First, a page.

William Stevens Robinson
He was educated in the public schools of Concord, learned the printer's trade, and joined his brother working on the Norfolk Advertiser in Dedham in 1837. At the age of 20, he became the editor and publisher of the Yeoman's Gazette (later The Republican) in Concord, and was afterward assistant editor of the Lowell Courier. He was an opponent of slavery while he adhered to the Whig Party, and when the Free Soil Party was organized he left the Courier, and in July 1848, took charge of the Boston Daily Whig. His vigorous and sarcastic editorials increased the circulation of the paper, the name of which was changed to the Republican; yet, after the presidential campaign had ended, Henry Wilson, the proprietor, decided to assume the editorial management and moderate the tone of his journal.
Robinson next edited the Lowell American, a Free-soil Democratic paper, until it died for lack of support in 1853. He was a member of the legislature in 1852 and 1853. In 1856 he began to write letters for the The Republican over the signature Warrington, in which questions of the day and public men were discussed with such boldness and wit that the correspondence attracted wide popular attention. This connection was continued until his death.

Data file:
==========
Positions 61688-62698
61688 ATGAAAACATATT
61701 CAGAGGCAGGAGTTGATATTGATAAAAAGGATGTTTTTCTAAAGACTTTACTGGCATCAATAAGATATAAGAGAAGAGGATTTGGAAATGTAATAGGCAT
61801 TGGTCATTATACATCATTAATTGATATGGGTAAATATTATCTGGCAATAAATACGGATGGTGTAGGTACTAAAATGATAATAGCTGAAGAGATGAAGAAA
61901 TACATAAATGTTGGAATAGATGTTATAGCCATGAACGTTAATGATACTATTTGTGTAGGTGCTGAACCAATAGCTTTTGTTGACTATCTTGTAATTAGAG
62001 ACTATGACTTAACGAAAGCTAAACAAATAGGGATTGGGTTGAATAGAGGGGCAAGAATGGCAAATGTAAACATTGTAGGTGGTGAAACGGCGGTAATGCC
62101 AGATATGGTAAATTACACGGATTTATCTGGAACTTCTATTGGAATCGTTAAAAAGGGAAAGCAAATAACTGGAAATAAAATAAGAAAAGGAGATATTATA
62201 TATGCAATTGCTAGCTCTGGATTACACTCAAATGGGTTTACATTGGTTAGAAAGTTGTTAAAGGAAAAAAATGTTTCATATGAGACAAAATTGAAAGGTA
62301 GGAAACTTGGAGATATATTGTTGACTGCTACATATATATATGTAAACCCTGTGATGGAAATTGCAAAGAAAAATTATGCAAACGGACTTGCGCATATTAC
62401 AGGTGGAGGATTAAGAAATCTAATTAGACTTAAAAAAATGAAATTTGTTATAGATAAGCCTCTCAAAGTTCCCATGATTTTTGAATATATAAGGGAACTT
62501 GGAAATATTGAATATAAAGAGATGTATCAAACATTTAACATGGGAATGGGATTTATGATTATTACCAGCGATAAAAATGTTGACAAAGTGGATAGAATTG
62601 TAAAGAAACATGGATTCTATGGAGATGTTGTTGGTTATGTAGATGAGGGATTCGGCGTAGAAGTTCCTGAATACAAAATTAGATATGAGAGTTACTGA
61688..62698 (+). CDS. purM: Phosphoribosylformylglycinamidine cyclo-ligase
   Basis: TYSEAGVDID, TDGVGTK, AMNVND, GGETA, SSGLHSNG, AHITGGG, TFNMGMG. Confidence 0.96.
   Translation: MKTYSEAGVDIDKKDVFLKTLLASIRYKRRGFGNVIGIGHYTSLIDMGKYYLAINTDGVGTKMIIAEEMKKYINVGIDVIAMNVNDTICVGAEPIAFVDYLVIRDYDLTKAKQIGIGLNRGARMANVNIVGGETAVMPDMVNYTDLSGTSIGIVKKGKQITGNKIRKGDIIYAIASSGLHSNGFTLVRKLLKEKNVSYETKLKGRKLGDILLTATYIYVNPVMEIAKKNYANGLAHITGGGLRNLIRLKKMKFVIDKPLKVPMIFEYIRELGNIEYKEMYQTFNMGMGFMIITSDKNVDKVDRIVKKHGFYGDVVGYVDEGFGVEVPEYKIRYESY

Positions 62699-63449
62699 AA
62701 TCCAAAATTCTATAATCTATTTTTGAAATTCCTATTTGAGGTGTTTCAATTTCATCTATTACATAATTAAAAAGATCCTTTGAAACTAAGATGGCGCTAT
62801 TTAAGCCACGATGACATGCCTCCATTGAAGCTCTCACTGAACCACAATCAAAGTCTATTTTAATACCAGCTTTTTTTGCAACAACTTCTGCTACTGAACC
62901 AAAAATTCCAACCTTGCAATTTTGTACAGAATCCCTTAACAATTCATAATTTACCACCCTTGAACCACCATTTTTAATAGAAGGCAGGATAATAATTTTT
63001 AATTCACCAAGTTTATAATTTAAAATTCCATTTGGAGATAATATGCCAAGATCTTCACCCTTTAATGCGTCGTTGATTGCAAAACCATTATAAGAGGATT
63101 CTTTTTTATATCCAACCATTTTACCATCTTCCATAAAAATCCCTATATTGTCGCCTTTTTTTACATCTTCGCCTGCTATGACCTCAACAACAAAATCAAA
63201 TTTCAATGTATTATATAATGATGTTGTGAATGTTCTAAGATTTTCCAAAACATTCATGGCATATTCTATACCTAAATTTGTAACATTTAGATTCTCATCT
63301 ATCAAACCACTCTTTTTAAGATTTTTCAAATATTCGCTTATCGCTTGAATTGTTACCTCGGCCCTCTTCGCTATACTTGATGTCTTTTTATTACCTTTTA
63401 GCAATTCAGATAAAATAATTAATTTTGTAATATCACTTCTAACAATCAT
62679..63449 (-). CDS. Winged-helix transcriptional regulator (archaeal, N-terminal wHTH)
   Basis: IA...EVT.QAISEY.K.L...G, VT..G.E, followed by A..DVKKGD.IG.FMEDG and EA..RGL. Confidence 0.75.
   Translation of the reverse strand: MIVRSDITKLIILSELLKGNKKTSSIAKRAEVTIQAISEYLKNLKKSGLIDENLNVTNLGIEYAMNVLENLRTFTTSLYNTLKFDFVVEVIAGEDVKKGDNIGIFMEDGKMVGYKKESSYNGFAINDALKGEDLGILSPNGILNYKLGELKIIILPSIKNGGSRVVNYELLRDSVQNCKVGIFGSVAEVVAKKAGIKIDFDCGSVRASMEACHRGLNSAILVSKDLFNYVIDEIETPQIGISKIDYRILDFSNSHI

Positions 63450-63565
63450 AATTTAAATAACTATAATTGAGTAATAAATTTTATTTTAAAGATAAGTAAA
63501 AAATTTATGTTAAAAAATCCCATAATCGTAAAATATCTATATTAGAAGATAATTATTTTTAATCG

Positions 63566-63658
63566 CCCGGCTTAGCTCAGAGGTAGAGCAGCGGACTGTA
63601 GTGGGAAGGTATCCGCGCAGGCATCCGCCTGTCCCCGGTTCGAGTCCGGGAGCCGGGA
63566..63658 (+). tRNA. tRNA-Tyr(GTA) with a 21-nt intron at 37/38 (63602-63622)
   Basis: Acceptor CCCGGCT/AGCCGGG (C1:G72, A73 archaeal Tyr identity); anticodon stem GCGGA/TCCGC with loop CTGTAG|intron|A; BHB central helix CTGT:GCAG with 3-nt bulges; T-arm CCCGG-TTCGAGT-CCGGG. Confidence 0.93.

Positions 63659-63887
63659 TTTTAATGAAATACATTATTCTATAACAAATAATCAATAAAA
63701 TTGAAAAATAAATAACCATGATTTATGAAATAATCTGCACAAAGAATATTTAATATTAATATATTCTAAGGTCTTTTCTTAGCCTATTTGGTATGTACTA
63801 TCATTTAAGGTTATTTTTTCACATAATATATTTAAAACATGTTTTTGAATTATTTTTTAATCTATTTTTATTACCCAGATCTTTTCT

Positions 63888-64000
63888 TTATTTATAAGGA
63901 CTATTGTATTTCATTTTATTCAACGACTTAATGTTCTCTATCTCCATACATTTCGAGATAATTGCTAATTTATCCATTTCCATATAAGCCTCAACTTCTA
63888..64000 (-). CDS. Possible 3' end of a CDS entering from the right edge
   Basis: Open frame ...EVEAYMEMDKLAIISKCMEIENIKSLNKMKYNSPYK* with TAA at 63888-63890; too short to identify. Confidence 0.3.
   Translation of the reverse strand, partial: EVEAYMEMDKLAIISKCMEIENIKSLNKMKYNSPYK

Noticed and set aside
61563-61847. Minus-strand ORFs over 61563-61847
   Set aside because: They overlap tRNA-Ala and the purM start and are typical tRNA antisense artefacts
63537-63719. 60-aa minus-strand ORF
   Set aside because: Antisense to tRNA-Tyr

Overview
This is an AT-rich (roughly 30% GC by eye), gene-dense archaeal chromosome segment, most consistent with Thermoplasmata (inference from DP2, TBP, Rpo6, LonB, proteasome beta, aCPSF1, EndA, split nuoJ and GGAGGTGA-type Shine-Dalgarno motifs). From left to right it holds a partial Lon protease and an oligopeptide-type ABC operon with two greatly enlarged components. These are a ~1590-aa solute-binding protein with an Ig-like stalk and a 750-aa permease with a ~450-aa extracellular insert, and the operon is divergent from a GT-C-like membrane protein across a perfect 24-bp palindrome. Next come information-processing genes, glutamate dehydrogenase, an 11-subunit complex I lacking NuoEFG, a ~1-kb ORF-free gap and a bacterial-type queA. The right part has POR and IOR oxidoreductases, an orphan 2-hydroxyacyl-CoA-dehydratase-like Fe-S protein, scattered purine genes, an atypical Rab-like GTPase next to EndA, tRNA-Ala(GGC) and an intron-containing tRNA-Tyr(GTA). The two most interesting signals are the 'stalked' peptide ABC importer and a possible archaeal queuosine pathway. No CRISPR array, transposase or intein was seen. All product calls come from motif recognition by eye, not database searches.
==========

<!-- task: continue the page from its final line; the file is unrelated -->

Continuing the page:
From 1862 till 1873 he was clerk of the Massachusetts House of Representatives. “Warrington,” by his articles in the newspapers and magazines, was instrumental in defeating Benjamin F. Butler's effort to obtain the Republican nomination for governor in 1871, and in 1873 he was Butler's strongest opponent. He also contributed letters to the New-York Tribune over the name Gilbert, but declined an opportunity to join its editorial staff.
Besides pamphlets and addresses, he published a Manual of Parliamentary Law (Boston, 1875). His widow, Harriet Hanson Robinson, published personal reminiscences from his writings entitled Warrington Pen-Portraits, with a memoir (Boston, 1877). As a worker in the Lowell textile mills, she contributed poems to the Lowell Courier while Mr. Robinson was its editor, and from this introduction sprang a friendship that resulted in their marriage on 30 November 1848. They both worked for women's suffrage in Massachusetts, and she assisted him in his editorial work.